2019 - Fellow of the American Academy of Arts and Sciences
2015 - Member of the National Academy of Sciences
Her primary scientific interests are in Cognitive psychology, Neuroscience, Communication, Perception and Visual perception. The study incorporates disciplines such as Developmental psychology, Visual processing, Neglect and Stimulus in addition to Cognitive psychology. Marlene Behrmann regularly links together related areas like Autism in her Neuroscience studies.
Her studies deal with areas such as Visual word form area, Word and Cognitive science as well as Communication. Her research in Perception intersects with topics in Goal object and Cognition. As a part of the same scientific family, Marlene Behrmann mostly works in the field of Visual perception, focusing on Artificial intelligence and, on occasion, Pattern recognition and Computer vision.
Cognitive psychology, Neuroscience, Perception, Visual perception and Artificial intelligence are her primary areas of study. Her Cognitive psychology study incorporates themes from Neglect, Dyslexia, Cognition and Developmental psychology, Autism. Her research integrates issues of Stimulus, Cognitive neuroscience of visual object recognition and Communication in her study of Perception.
She combines subjects such as Object and Face perception with her study of Communication. Her study in Visual perception is interdisciplinary in nature, drawing from both Visual processing and Visual search. Marlene Behrmann combines subjects such as Object-based attention, Computer vision and Pattern recognition with her study of Artificial intelligence.
The scientist’s investigation covers issues in Neuroscience, Cognitive neuroscience of visual object recognition, Perception, Audiology and Cognitive psychology. Many of her research projects under Neuroscience are closely connected to Resection and High order with Resection and High order, tying the diverse disciplines of science together. Her work deals with themes such as Visual agnosia, Mental representation, Word recognition, Agnosia and Visual cortex, which intersect with Cognitive neuroscience of visual object recognition.
The Perception study combines topics in areas such as Contrast, Curse of dimensionality and Action. Her Cognitive psychology research is multidisciplinary, relying on both Variation, Facial recognition system, Dissociation and Face perception. Her biological study spans a wide range of topics, including Visual processing, Cognition and Cortex.
Marlene Behrmann mainly investigates Cognitive neuroscience of visual object recognition, Neuroscience, Perception, Visual cortex and Facial recognition system. Her Cognitive neuroscience of visual object recognition research is multidisciplinary, incorporating elements of Visual agnosia, Cognitive science, Agnosia and Sociology of scientific knowledge. Her work on Neuroplasticity, Brain asymmetry and Putamen as part of general Neuroscience research is often related to Medication use and Independent data, thus linking different fields of science.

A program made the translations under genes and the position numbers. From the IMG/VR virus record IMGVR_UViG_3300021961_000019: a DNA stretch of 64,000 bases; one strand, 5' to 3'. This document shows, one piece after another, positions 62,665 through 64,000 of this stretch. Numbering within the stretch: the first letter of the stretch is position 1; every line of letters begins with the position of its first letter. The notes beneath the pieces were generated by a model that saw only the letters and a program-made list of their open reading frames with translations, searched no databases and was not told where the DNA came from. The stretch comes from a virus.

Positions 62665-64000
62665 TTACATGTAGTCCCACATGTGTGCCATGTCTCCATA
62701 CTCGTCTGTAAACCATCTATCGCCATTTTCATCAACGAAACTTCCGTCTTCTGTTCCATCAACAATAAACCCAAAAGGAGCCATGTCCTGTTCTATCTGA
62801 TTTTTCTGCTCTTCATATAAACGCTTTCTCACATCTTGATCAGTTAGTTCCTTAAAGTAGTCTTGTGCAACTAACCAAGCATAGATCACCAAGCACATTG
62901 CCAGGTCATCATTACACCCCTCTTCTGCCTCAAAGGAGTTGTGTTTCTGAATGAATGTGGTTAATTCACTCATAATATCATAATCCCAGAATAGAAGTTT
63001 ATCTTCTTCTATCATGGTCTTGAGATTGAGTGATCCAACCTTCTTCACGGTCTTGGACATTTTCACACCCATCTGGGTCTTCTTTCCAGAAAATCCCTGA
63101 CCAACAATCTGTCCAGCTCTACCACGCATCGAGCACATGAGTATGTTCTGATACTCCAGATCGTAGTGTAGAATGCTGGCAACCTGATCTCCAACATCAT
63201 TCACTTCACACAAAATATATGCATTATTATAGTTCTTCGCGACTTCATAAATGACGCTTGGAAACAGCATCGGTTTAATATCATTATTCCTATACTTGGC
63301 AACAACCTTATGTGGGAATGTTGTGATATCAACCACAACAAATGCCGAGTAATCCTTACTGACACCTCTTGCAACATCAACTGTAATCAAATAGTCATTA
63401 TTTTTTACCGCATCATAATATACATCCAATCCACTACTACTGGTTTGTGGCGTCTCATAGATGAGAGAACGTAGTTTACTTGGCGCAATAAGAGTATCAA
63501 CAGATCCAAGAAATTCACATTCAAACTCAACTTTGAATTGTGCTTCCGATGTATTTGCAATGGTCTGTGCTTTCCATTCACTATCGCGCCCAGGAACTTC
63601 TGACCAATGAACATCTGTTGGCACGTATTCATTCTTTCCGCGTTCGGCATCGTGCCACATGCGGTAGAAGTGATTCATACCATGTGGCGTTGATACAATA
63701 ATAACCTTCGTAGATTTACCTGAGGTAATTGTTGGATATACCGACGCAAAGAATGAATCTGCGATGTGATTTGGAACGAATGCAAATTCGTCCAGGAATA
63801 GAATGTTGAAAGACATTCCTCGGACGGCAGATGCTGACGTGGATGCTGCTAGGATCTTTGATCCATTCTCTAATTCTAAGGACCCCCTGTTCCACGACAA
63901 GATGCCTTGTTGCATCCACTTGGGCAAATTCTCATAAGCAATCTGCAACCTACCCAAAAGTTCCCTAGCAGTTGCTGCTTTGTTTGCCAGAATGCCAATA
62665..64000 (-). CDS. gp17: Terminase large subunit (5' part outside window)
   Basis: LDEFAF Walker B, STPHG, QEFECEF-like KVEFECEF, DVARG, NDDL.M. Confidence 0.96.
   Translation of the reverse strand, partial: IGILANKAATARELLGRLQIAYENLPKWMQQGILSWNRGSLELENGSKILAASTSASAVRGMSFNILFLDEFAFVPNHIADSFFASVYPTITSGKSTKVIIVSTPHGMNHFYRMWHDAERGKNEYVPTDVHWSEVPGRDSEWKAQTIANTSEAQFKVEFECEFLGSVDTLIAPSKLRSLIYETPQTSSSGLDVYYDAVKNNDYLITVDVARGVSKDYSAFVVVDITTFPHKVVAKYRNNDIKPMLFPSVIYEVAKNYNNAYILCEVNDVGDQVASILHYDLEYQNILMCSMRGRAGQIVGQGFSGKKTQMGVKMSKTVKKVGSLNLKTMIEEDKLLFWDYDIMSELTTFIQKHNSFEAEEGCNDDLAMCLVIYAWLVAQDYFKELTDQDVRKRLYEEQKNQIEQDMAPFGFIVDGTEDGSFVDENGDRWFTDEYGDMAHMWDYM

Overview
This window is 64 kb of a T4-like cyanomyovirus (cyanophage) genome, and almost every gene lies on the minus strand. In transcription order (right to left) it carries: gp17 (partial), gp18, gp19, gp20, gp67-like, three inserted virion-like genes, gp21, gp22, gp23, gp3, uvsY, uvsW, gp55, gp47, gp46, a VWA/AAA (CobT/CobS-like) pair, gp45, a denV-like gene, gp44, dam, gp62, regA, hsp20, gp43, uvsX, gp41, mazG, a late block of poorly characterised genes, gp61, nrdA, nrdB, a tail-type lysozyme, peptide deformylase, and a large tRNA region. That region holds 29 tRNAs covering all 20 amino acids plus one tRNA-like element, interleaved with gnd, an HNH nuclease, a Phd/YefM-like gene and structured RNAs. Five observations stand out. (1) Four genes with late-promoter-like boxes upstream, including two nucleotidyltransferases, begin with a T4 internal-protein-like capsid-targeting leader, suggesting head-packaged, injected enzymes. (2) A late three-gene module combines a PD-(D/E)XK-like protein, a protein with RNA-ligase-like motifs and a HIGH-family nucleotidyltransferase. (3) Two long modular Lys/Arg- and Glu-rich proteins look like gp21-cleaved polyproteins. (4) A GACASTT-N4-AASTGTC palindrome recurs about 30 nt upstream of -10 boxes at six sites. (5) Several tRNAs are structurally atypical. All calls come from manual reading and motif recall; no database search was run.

Her research integrates issues of Context, Cognitive psychology and Action in her study of Perception. Her Cognitive psychology research includes elements of Similarity, Convolutional neural network and Representation. The study incorporates disciplines such as Spatial organization and Cortex in addition to Visual processing.
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What is special about face recognition? nineteen experiments on a person with visual object agnosia and dyslexia but normal face recognition
Morris Moscovitch;Gordon Winocur;Marlene Behrmann.
Journal of Cognitive Neuroscience (1997)
Parietal Cortex and Attention
Marlene Behrmann;Joy J Geng;Sarah Shomstein.
Current Opinion in Neurobiology (2004)
Eccentricity bias as an organizing principle for human high-order object areas
Uri Hasson;If At Levy;If At Levy;Marlene Behrmann;Talma Hendler;Talma Hendler.
Seeing it differently: visual processing in autism
Marlene Behrmann;Cibu Thomas;Kate Humphreys.
Trends in Cognitive Sciences (2006)
Congenital prosopagnosia: face-blind from birth
Marlene Behrmann;Galia Avidan.
Trends in Cognitive Sciences (2005)
Can Face Recognition Really be Dissociated from Object Recognition
Isabel Gauthier;Marlene Behrmann;Michael J. Tarr.
Journal of Cognitive Neuroscience (1999)
Configural processing in autism and its relationship to face processing
Marlene Behrmann;Galia Avidan;Grace Lee Leonard;Rutie Kimchi.
Visual category-selectivity for faces, places and objects emerges along different developmental trajectories.
K. Suzanne Scherf;Marlene Behrmann;Kate Humphreys;Beatriz Luna.
Developmental Science (2007)
A mirror up to nature.
Ilan Dinstein;Cibu Thomas;Marlene Behrmann;David J. Heeger;David J. Heeger.
Current Biology (2008)
Disrupted neural synchronization in toddlers with autism
Ilan Dinstein;Ilan Dinstein;Karen Pierce;Lisa Eyler;Stephanie Solso.
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